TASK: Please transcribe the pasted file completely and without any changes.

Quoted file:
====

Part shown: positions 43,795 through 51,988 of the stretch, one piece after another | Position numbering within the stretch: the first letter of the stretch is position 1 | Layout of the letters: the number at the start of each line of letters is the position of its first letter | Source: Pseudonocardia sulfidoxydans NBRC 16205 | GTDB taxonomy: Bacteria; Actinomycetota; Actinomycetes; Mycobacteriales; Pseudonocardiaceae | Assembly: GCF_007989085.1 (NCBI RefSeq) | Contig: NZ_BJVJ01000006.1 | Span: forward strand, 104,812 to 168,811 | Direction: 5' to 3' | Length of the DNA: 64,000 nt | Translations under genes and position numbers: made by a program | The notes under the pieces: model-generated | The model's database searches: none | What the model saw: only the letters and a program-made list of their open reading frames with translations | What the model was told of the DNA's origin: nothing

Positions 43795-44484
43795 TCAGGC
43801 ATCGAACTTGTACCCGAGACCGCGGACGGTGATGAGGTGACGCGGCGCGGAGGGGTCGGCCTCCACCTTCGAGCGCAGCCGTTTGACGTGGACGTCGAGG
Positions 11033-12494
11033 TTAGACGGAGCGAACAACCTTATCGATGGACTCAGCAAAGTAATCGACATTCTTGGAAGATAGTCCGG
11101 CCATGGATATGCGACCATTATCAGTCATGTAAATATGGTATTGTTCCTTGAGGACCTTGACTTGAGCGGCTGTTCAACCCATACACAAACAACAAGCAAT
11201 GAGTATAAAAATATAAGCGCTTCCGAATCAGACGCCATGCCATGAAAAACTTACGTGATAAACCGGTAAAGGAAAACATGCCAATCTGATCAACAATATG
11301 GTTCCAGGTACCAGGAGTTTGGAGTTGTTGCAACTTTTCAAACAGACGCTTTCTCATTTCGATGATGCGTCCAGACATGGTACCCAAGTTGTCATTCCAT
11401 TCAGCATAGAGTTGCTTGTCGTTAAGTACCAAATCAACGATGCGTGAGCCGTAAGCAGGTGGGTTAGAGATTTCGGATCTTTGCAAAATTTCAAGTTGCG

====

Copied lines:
Part shown: positions 43,795 through 51,988 of the stretch, one piece after another | Position numbering within the stretch: the first letter of the stretch is position 1 | Layout of the letters: the number at the start of each line of letters is the position of its first letter | Source: Pseudonocardia sulfidoxydans NBRC 16205 | GTDB taxonomy: Bacteria; Actinomycetota; Actinomycetes; Mycobacteriales; Pseudonocardiaceae | Assembly: GCF_007989085.1 (NCBI RefSeq) | Contig: NZ_BJVJ01000006.1 | Span: forward strand, 104,812 to 168,811 | Direction: 5' to 3' | Length of the DNA: 64,000 nt | Translations under genes and position numbers: made by a program | The notes under the pieces: model-generated | The model's database searches: none | What the model saw: only the letters and a program-made list of their open reading frames with translations | What the model was told of the DNA's origin: nothing

Positions 43795-44484
43795 TCAGGC
43801 ATCGAACTTGTACCCGAGACCGCGGACGGTGATGAGGTGACGCGGCGCGGAGGGGTCGGCCTCCACCTTCGAGCGCAGCCGTTTGACGTGGACGTCGAGG
Positions 11033-12494
11033 TTAGACGGAGCGAACAACCTTATCGATGGACTCAGCAAAGTAATCGACATTCTTGGAAGATAGTCCGG
11101 CCATGGATATGCGACCATTATCAGTCATGTAAATATGGTATTGTTCCTTGAGGACCTTGACTTGAGCGGCTGTTCAACCCATACACAAACAACAAGCAAT
11201 GAGTATAAAAATATAAGCGCTTCCGAATCAGACGCCATGCCATGAAAAACTTACGTGATAAACCGGTAAAGGAAAACATGCCAATCTGATCAACAATATG
11301 GTTCCAGGTACCAGGAGTTTGGAGTTGTTGCAACTTTTCAAACAGACGCTTTCTCATTTCGATGATGCGTCCAGACATGGTACCCAAGTTGTCATTCCAT
11401 TCAGCATAGAGTTGCTTGTCGTTAAGTACCAAATCAACGATGCGTGAGCCGTAAGCAGGTGGGTTAGAGATTTCGGATCTTTGCAAAATTTCAAGTTGCG